How to Reprimand an Employee for Bad Behavior

by Angela Mitchell; Updated September 26, 2017
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Nobody likes to be the bearer of bad news, and the task of telling an employee he's doing a less than stellar job can be a tough one. However difficult it may be, reprimands are sometimes essential for keeping the work in your company running smoothly. Take steps toward effectively and professionally reprimand an employee so you get the job done in a professional and courteous manner.

Preparation

Step 1

Gather all the facts, including the dates, times and details of the situation. Discreetly get documentation from all others involved, such as time cards or a written report of an unacceptable behavior.

Step 2

Write a brief outline for use in your meeting, outlining the situation and its potential resolution, and outlining the statistics, facts or dates in question for easy reference in your meeting.

Step 3

Hold all calls until after the meeting, so that you can give your employee your full attention.

Meeting

Step 1

Introduce the issue of concern in a professional way during the meeting. Emphasize your point of view by using "I" statements versus "you" statements, which can come across as more personal or belittling. For example, instead of saying, "Your work area is messy," it's better to say, "I'm concerned that your work area is hampering your ability to do your job effectively."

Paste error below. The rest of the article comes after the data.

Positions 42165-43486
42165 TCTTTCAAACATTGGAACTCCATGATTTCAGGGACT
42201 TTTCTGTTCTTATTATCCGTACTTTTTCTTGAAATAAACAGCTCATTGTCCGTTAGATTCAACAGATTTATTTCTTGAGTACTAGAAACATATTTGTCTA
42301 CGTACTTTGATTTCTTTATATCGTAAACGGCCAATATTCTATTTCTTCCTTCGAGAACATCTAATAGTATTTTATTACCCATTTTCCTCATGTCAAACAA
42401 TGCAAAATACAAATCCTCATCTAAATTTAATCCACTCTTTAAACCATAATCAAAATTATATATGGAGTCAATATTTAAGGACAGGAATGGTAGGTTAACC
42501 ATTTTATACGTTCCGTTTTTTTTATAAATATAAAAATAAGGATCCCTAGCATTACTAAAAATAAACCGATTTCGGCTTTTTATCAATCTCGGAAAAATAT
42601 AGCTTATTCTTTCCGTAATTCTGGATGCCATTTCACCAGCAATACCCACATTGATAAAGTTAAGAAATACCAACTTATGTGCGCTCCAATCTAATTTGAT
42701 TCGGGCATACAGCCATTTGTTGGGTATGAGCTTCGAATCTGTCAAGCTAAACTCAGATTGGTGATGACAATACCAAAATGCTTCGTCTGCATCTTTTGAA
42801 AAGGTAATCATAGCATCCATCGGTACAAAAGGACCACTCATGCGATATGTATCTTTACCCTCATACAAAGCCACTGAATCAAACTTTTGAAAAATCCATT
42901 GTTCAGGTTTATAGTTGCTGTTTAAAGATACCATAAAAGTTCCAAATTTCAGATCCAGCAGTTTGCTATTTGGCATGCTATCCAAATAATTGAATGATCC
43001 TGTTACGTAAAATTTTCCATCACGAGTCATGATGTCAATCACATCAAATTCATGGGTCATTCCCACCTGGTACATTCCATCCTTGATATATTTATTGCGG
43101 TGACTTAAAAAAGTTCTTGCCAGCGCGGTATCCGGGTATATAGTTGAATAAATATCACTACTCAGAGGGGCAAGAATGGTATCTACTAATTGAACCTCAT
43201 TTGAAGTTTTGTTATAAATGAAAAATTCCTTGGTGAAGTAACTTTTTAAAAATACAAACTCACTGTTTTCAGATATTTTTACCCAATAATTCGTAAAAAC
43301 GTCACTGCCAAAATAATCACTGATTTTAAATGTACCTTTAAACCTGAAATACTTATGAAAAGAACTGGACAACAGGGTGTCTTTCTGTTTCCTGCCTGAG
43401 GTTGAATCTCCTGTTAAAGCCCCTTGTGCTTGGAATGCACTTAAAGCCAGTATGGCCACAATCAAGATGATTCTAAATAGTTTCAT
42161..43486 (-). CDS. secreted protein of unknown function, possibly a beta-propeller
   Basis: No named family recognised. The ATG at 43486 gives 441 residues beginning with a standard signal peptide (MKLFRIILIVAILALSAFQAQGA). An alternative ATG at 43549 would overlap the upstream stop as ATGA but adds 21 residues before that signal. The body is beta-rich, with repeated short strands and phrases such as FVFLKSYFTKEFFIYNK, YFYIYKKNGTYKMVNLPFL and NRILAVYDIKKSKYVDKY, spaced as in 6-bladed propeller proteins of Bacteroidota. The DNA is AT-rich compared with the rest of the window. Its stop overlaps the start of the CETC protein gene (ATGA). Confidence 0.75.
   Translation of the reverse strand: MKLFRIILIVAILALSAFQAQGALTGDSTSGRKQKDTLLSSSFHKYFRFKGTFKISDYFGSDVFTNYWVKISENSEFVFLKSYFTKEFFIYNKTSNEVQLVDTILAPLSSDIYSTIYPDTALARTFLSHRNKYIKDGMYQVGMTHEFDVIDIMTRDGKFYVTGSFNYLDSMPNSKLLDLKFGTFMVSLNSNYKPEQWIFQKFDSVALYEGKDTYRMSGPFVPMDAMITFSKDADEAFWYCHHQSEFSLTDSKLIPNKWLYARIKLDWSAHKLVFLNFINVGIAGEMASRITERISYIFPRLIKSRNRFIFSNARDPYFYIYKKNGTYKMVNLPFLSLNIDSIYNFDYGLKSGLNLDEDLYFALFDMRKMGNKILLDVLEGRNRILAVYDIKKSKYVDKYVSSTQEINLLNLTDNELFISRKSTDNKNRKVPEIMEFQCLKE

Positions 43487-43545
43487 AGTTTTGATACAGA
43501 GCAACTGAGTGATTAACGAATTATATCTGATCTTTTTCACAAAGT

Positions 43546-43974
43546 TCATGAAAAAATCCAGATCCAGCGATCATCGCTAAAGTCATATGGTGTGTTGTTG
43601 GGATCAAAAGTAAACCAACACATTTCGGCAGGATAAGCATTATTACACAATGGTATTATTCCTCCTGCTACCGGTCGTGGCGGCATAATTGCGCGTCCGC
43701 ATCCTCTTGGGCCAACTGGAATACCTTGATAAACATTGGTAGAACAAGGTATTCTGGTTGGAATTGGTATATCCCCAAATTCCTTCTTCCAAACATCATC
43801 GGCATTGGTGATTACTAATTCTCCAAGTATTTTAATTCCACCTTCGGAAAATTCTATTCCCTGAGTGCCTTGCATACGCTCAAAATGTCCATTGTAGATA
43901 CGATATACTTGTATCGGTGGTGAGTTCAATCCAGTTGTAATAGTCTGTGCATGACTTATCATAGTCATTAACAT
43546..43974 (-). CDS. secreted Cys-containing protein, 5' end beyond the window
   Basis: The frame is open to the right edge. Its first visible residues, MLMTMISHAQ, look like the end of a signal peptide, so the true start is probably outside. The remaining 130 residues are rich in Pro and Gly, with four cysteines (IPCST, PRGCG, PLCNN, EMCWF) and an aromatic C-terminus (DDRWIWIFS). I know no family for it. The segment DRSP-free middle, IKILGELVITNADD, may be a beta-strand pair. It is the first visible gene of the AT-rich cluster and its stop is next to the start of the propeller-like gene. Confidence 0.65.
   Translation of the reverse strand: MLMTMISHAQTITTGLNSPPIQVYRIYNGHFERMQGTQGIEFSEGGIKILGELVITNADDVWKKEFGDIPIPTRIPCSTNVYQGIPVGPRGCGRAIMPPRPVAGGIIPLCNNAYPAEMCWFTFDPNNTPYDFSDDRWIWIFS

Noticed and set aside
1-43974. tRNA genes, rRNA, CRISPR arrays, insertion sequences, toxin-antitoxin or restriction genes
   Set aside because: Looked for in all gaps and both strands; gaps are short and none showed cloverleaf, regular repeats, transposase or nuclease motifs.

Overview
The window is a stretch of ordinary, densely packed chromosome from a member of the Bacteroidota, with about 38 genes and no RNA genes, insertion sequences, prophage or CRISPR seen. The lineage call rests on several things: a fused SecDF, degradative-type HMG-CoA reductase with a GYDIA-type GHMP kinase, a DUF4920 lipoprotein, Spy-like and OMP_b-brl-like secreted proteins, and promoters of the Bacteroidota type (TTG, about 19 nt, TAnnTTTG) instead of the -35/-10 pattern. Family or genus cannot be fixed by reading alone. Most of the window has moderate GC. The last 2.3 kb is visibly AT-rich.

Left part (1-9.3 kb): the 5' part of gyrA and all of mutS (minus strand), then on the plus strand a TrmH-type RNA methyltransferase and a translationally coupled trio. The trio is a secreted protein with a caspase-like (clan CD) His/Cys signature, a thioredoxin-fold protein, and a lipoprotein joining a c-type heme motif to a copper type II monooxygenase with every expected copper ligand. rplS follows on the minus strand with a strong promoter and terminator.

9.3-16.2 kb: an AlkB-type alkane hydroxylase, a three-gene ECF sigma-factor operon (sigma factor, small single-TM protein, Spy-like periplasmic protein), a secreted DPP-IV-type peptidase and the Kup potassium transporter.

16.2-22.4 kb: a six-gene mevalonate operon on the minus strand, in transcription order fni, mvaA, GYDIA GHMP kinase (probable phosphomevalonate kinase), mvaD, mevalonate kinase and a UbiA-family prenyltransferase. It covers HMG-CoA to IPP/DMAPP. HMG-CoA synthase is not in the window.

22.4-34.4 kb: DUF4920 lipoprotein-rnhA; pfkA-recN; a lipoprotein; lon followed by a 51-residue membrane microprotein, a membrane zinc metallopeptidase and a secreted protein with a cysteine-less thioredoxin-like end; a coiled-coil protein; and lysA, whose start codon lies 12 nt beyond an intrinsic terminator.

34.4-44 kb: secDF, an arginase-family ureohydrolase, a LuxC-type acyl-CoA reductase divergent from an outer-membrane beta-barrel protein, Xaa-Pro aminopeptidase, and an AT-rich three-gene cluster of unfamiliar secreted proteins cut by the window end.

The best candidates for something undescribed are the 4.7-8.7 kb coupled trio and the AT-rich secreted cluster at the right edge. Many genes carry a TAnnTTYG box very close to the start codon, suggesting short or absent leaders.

Step 2

Be direct and concise with your concerns, keeping the reprimand itself short and professional. The meeting should be as brief as possible, so do not belabor a point or repeat points.

Step 3

Encourage your employee to respond or explain, and pay attention to what he has to say. He may have logical or understandable reasons for his behavior.

Closing

Step 1

Without being downbeat, let the employee know know what steps would have to be taken next if the situation does not improve--whether those include a written warning, further administrative action or even job termination. Emphasize that you are having this meeting, however, so that those further consequences can be avoided.

Step 2

Clearly identify your goals for the employee, and the specific outcome you want to see following the meeting.

Step 3

Close the meeting courteously and positively. Thank the employee for taking the time to discuss the situation, and express a clear belief in her ability to improve or correct the situation.

Step 4

Evaluate your meeting while it's still fresh in your mind. How did it go? What was your impression of the employee's response and attitude?

Step 5

Document your discussion with the employee in writing with a brief follow-up. This might take the form of an e-mail or formal letter or memo. Thank him for taking the time to meet and discuss the situation, and emphasize that you look forward to an optimistic outcome.

Step 6

About the Author

Angela Mitchell is a freelance writer, editor and playwright with more than 200 published features to her credit since 1993. Her articles have appeared in everything from "Writer's Digest," to "Computer Currents," "Markee," "ParentGuide," "Antique Trader Weekly," and more.

Photo Credits

  • A businessman an businesswoman having a meeting image by sumos from Fotolia.com